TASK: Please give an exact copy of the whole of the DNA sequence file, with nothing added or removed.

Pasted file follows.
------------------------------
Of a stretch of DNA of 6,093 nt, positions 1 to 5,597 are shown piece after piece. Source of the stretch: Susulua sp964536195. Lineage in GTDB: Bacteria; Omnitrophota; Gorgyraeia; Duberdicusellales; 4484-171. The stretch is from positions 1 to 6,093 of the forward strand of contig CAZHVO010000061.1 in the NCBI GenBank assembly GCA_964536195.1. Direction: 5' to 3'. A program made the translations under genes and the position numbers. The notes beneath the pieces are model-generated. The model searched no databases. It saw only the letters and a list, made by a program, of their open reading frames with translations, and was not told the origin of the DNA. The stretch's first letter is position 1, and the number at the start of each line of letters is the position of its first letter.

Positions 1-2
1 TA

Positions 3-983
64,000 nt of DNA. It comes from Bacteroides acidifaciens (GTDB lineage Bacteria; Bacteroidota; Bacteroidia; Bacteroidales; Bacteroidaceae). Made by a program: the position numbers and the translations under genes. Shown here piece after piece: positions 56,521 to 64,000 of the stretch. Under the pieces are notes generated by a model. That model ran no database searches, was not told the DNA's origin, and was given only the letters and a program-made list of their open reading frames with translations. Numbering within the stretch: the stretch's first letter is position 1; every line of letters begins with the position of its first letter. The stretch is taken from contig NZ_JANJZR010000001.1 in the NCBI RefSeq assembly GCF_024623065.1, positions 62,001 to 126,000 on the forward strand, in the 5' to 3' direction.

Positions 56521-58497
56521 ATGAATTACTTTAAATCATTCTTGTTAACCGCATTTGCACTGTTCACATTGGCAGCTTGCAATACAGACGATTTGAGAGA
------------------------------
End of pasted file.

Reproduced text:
Of a stretch of DNA of 6,093 nt, positions 1 to 5,597 are shown piece after piece. Source of the stretch: Susulua sp964536195. Lineage in GTDB: Bacteria; Omnitrophota; Gorgyraeia; Duberdicusellales; 4484-171. The stretch is from positions 1 to 6,093 of the forward strand of contig CAZHVO010000061.1 in the NCBI GenBank assembly GCA_964536195.1. Direction: 5' to 3'. A program made the translations under genes and the position numbers. The notes beneath the pieces are model-generated. The model searched no databases. It saw only the letters and a list, made by a program, of their open reading frames with translations, and was not told the origin of the DNA. The stretch's first letter is position 1, and the number at the start of each line of letters is the position of its first letter.

Positions 1-2
1 TA

Positions 3-983
64,000 nt of DNA. It comes from Bacteroides acidifaciens (GTDB lineage Bacteria; Bacteroidota; Bacteroidia; Bacteroidales; Bacteroidaceae). Made by a program: the position numbers and the translations under genes. Shown here piece after piece: positions 56,521 to 64,000 of the stretch. Under the pieces are notes generated by a model. That model ran no database searches, was not told the DNA's origin, and was given only the letters and a program-made list of their open reading frames with translations. Numbering within the stretch: the stretch's first letter is position 1; every line of letters begins with the position of its first letter. The stretch is taken from contig NZ_JANJZR010000001.1 in the NCBI RefSeq assembly GCF_024623065.1, positions 62,001 to 126,000 on the forward strand, in the 5' to 3' direction.

Positions 56521-58497
56521 ATGAATTACTTTAAATCATTCTTGTTAACCGCATTTGCACTGTTCACATTGGCAGCTTGCAATACAGACGATTTGAGAGA